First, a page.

February 19, 2013
Why do lesbians on TV make me cringe?
Let’s be honest, it’s not very often that you find real life, bona fide lesbians on television.
I’m not talking Sue Perkins or Clare Balding. I mean, people that your average Joe can relate to. More often than not, Sapphic representation on the small screen come in the form of knife-wielding sociopaths, murderers or other crazies masquerading as gayers in Soap Land before a) killing their girlfriend, b) killing themselves or c) deciding it was a phase after all.
You’d think I’d be happy, then, to watch something, ANYTHING, with real lesbians talking about their sexuality and being themselves. Say, BBC Three’s The Year of Making Love starring 26-year-old Alex, who identifies as bisexual, and Tash from Australia. The premise of the show is this: 500 couples fill out a compatibility test, scientists pair up couples based on their answers, and then the cameras follow their every move to see if their real life chemistry matches up to what the science says.
Alex, from Chester, wasn’t sure if she would be paired with a man or woman, but she looked delighted with red-headed Tash who seemed equally pleased with her match. We then follow them through the early weeks and months of their blossoming relationship.
On paper it all makes sense. I like lesbians, I like rubbish television and they’re kind of attractive, vaguely amusing and articulate. So why am I cringing? I had eyes before I clawed them out. Why do I want the ground to swallow me whole?
It’s not just lesbians on TV. Even some of the most iconic lesbian films leave me dying of awkward, curled up in the foetal position, begging for it to stop. I don’t know if it’s the sub-par acting, the low production values or the amateur feel to it, but more often than not, I’m left with no feeling in my toes from curling them so much and depressed that this is all we have to offer as a community.
It’s much the same sensation I get watching Scottish people on Jeremy Kyle. It’s so utterly cringe-worthy I feel like peeling the skin from my face would be less painful, but it doesn’t make any sense. It doesn’t take a genius to understand that the people on the show aren’t an accurate representation of people from Scotland and besides, it’s not like we have anything in common, save the accent and a penchant for a deep fried Mars Bar.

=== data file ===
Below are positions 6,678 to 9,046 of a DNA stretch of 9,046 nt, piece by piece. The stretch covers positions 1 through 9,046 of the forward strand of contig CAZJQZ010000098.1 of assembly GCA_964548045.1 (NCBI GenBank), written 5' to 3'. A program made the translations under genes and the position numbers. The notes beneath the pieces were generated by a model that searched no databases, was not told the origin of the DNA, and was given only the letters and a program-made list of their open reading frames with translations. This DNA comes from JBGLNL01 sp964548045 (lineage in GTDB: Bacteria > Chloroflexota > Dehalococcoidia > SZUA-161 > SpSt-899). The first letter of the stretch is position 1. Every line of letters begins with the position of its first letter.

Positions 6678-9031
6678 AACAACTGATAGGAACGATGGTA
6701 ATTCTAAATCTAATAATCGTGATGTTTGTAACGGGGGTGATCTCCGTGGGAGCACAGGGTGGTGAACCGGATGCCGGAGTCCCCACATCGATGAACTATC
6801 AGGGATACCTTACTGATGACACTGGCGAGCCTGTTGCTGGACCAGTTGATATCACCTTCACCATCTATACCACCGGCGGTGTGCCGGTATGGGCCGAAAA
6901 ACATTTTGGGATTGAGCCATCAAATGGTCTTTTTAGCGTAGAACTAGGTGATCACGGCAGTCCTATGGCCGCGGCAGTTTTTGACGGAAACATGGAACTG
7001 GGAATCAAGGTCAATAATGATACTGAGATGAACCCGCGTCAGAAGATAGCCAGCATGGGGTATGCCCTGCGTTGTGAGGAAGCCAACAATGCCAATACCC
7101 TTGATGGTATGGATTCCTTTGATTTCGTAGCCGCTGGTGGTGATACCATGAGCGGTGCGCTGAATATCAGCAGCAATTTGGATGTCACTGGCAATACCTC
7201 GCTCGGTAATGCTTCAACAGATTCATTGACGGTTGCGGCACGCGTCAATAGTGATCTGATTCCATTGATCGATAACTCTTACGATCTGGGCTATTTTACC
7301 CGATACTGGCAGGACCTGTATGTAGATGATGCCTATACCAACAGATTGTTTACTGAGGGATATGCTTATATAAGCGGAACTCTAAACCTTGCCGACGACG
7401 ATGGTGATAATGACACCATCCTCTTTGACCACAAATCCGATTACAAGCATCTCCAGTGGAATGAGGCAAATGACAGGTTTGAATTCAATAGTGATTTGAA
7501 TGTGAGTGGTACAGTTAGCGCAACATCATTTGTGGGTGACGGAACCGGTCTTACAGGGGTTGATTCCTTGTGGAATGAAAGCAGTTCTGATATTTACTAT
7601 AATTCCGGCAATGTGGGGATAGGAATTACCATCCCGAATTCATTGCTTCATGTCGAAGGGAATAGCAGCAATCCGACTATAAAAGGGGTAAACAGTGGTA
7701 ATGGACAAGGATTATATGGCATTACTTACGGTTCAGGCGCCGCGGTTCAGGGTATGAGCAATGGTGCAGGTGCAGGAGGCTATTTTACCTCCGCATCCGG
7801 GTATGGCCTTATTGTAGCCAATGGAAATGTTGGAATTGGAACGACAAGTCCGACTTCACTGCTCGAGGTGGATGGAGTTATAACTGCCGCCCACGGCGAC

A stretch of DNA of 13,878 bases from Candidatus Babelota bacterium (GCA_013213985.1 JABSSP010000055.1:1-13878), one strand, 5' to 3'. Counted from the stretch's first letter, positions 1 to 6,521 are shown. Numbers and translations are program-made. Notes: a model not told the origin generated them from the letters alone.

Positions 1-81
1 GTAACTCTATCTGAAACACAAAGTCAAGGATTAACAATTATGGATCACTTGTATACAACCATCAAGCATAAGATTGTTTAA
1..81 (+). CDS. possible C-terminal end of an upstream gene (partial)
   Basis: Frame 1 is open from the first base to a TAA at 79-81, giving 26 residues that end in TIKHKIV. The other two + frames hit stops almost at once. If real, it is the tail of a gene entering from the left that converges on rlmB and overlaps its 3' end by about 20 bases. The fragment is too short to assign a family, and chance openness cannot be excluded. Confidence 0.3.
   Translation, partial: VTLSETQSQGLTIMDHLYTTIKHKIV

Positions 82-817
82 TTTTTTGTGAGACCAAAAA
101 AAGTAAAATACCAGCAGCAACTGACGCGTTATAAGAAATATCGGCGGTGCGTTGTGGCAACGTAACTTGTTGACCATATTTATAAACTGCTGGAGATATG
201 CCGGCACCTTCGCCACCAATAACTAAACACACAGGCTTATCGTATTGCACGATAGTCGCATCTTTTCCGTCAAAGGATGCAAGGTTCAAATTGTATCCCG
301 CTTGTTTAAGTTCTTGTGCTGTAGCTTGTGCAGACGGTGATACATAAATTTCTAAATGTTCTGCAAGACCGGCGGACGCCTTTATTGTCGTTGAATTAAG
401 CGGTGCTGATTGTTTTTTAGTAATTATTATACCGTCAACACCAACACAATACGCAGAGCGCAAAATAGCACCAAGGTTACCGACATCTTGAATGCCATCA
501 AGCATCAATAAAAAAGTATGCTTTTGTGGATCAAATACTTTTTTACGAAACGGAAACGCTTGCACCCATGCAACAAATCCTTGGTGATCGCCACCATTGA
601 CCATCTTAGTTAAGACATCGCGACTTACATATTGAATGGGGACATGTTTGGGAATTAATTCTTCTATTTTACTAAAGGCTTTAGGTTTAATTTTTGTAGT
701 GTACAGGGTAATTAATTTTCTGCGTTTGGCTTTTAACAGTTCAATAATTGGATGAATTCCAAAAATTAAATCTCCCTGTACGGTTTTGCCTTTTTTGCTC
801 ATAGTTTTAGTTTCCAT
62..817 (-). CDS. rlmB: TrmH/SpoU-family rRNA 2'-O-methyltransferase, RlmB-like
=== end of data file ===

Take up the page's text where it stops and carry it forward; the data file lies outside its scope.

And yet, watching lesbians on TV leaves me feeling like I’ve just watched every home video my parents ever recorded (the one of my brother and I pretending we’re Torvill and Dean was a winner) in front of every girl I’ve ever fancied. I’m embarrassed, I’m mortified, and as we say in Scotland, I’m black affronted.
Of course, there are exceptions. I loved Santana and Brittany in Glee, Lip Service finally found its non-awkward feet with Lexy, and even The L Word had moments that didn’t make me want to throw something at television (or throw myself at the television, killing two birds with one stone, so to speak). There is no denying that TV portrayals of lesbian and bisexual women have come on leaps and bounds in recent years but representations of any kind, particularly positive ones, are so few and far between that when we do have an actress or a television series or a reality TV star, our expectations are far too high for them to ever live up to.
It’s an experience that many people from minority backgrounds share. So often TV execs resort to caricatures that we’re left with lesbian protagonists that have been reduced to nothing more than skinny jeans and stereotypes, which is embarrassing for everyone involved. It’s only natural, then, that lesbian reality stars are going to play up to those images because that’s what is expected of us. But we deserve more than that from our television portrayals. There is so much depth of personality, creativity and originality in the lesbian and bisexual community but we don’t see that on screen.
Still, I keep watching, toes curled and all. Call me masochistic, but I think it is optimism. With so many talented actors, directors, producers and people working in creative industries like television that also happen to be gay or bisexual, it’s only a matter of time. It has to get better. Right?
Tom Daly tells YouTube he is in a relationship with a guy
Well done to Tom Daly for taking the courageous step of coming out to the public.
December 2, 2013